Please check back here for the latest news and notes on activities happening in the Charlesgate neighborhood.
To view information and images from Community News events, click on the links below.
- Muddy Water Initiative receives $12,000 for “Watergoat” to clean up debris in the Muddy River
- MassDOT starts conversation with area stakeholders that includes reconnecting Charlesgate park areas to the Esplanade and Charles River
- Charlesgate Alliance Provides Pruning in Charlesgate Park
- DCR cleans the Charlesgate Muddy River area
- Charlesgate Chairs
- Slow Streets Program
- Boston Globe Article
- Kenmore Mall Improvements
- $250,000 for Charlesgate Work Included in Budget for Fiscal Year 2019
- Art Installation in the Area
- Charlesgate Alliance Represented at Red Sox Fenway Neighborhood Night (5/18/18)
- Marlborough Street by Charlesgate East Gets 21 New Trees
- Other Area News
Muddy Water Initiative receives $12,000 for “Watergoat” to clean up debris in the Muddy River
MassDOT starts conversation with area stakeholders that includes reconnecting Charlesgate park areas to the Esplanade and Charles River
On April 11th Jonathan Gulliver, highway administrator of the Massachusetts Department of Transportation (MassDOT), started a public conversation with area stakeholders, including representatives from the Charlesgate Alliance, about concept designs for replacing the decaying Storrow Drive eastbound viaduct in Charlesgate. The PowerPoint slide deck is here. The MassDOT’s preferred designs “3A” and “3B” are extraordinary. They would add significant new open space as well as pedestrian and bike paths to serve the community, the city, and the region.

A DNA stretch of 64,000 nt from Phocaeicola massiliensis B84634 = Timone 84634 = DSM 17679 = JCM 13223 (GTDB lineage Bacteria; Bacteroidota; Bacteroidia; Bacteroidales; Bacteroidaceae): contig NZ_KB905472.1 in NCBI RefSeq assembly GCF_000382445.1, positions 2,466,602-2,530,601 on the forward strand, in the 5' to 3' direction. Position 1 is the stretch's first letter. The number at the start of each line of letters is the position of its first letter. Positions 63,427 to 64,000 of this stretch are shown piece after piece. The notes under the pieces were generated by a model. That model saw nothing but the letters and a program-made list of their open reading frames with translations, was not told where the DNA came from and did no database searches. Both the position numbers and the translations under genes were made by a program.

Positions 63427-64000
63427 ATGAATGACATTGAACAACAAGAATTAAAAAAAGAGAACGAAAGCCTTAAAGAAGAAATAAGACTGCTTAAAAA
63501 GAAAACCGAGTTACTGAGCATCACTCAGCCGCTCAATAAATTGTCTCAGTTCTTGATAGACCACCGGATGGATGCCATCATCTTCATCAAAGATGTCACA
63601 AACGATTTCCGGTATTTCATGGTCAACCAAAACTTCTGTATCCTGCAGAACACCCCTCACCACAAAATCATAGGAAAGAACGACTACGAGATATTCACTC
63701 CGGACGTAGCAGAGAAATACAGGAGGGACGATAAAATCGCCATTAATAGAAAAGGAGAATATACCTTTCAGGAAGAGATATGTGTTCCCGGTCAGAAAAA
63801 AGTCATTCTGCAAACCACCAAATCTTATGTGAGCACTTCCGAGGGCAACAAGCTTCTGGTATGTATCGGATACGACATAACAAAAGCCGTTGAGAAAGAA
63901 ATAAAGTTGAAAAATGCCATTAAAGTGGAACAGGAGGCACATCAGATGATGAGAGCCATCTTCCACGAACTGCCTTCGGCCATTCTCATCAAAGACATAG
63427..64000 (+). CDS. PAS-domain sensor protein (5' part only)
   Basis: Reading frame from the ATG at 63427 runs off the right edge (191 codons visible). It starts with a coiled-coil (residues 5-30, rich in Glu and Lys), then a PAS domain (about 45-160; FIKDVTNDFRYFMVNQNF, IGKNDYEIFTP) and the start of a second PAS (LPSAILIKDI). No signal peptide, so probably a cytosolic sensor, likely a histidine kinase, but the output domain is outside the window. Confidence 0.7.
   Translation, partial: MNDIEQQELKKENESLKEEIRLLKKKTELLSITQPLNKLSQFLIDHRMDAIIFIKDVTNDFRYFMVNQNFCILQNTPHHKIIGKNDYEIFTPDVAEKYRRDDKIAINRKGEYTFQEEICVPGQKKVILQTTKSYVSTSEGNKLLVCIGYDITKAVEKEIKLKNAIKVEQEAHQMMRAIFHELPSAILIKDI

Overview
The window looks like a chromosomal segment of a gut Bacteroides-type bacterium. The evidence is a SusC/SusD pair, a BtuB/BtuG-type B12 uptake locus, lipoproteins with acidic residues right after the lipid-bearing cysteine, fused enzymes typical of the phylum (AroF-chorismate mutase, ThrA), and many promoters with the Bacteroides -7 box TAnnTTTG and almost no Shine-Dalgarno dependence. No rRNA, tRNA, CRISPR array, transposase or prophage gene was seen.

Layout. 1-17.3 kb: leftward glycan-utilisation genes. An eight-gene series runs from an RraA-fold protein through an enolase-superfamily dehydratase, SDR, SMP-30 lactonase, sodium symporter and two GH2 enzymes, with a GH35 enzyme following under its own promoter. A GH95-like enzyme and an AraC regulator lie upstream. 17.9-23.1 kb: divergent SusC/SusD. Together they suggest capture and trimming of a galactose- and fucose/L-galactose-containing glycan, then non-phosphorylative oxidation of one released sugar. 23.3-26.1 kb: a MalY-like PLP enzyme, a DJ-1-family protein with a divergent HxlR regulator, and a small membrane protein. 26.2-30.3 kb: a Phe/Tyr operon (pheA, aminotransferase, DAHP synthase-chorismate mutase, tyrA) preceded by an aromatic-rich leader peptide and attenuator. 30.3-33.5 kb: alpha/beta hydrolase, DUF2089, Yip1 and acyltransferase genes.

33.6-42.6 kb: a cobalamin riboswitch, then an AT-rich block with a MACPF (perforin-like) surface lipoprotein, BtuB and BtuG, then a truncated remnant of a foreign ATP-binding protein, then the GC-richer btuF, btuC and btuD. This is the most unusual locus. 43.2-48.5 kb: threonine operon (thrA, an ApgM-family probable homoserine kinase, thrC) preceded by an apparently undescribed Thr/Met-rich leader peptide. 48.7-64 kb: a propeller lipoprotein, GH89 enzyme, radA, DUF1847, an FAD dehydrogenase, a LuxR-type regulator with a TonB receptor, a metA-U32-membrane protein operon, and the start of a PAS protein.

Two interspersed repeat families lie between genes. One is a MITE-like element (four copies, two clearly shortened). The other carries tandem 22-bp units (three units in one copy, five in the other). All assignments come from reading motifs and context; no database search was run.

The Charlesgate Alliance wants to thank Jonathan Gulliver, Steve McLaughlin, and Jim Kersten at MassDOT, Patrice Kish, Jennifer Norwood, and Jeffrey Parenti at the Department of Conservation and Recreation, State Senator Will Brownsberger, State Representatives Jay Livingstone, Marie Law Adams and Dan Adams of Landing Studio, Karen Mauney-Brodek of the Emerald Necklace Conservancy, Scott Carpenter and Paul Moyer of Gill Engineering, Herb Nolan of the Solomon Foundation, Mike Nichols and Tony Pangaro at the Esplanade Association, Jennifer Carter and Elizabeth Leary at Boston University, Martyn Roetter of the Neighborhood Association of the Back Bay, as well as the many others who have advocated for restoring Charlesgate as the critical link connecting the Emerald Necklace to the Esplanade and the Charles River. This is an extraordinary step forward. Let us all work together to make certain that this concept design becomes a reality.